Posts Tagged "scented geranium"

Grow Your Own: The Mixologist Simple Syrup Collection

Posted on Jan 17, 2013 in Drunken Botanist Plant Collection | 5 comments

Grow Your Own: The Mixologist Simple Syrup Collection

My cocktail-loving friends at Log House Plants have put together a collection of plants that are particularly worth growing for infusing in simple syrups and for making infused vodkas and liqueurs. They’re a wholesale nursery, so they’re growing the plants for sale at retail garden centers and gourmet grocery stores on the West Coast.  Look for them in your local indie garden center/grocery store, or order them online from the Territorial Seed Company, who has joined in this effort and put together a great collection of cocktail-friendly plants and seeds.   Here’s what we...

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Drinkable Herbs

Posted on Oct 15, 2012 in Botany, Featured, Recipes | 3 comments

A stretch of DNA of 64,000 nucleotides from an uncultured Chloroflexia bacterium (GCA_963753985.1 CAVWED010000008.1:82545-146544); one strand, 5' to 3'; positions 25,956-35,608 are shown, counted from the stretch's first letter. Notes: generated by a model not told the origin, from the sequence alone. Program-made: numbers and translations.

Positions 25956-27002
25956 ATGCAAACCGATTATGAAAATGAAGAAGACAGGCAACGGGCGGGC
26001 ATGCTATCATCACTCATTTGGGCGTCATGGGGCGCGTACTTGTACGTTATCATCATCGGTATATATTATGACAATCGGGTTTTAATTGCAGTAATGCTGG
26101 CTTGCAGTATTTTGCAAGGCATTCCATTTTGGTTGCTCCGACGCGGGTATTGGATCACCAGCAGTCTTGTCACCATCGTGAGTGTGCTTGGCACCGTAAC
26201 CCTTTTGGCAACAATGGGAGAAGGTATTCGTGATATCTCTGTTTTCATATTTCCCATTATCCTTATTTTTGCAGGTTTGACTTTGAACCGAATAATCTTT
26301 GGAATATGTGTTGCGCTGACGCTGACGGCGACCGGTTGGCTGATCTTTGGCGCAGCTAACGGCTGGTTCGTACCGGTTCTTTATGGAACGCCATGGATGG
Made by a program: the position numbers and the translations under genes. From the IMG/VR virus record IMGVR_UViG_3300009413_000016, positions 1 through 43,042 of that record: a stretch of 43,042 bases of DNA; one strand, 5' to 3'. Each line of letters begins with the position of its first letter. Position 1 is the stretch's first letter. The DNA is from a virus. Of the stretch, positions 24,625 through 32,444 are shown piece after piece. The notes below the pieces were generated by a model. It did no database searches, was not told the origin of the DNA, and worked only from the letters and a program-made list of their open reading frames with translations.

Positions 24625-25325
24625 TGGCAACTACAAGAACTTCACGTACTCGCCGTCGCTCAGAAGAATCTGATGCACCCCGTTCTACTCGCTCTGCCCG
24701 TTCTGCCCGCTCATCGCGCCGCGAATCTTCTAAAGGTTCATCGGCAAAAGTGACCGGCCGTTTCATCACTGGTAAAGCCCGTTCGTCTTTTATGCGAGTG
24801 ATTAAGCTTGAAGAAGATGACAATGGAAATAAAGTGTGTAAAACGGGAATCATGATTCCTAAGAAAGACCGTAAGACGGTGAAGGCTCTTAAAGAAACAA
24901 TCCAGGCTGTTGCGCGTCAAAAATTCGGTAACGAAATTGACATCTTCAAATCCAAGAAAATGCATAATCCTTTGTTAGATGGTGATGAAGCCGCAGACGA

Drinkable Herbs

We’re continuing to work our way through a year’s worth of grow-your-own cocktail ingredients, moving on this month from flowers to herbs.  Let’s start with some of the sweeter, more floral herbs you might mix into a drink, and next month I’ll move on to the savory herbs.  Autumn is a great time to plant any of these.  Just water them until it starts raining, then stand back and let them take care of themselves through the winter. Anise hyssop (Agastache foeniculum)  Also called ‘licorice mint,’ this tough little perennial is, in fact, a member of the mint family, and the...

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Scented Geranium

Posted on Oct 22, 2011 in Botany, Plant This | 0 comments

Scented Geranium

Scented geranium (Pelargonium spp.) Not a true geranium, these fragrant pelargoniums are the result of endless hybridizing, which is why it’s impossible to list a particular species.  You can get scented geraniums that smell (and taste) of roses, coconut, apple, nutmeg, strawberry, lime, and ginger. They do great in containers, they can tolerate dry soils, and they prefer full sun but will put up with a little shade. If you’re growing the plants for flavor, do give them as much sun as possible to encourage the development of essential oil. The flowers are edible so they’re safe to use...

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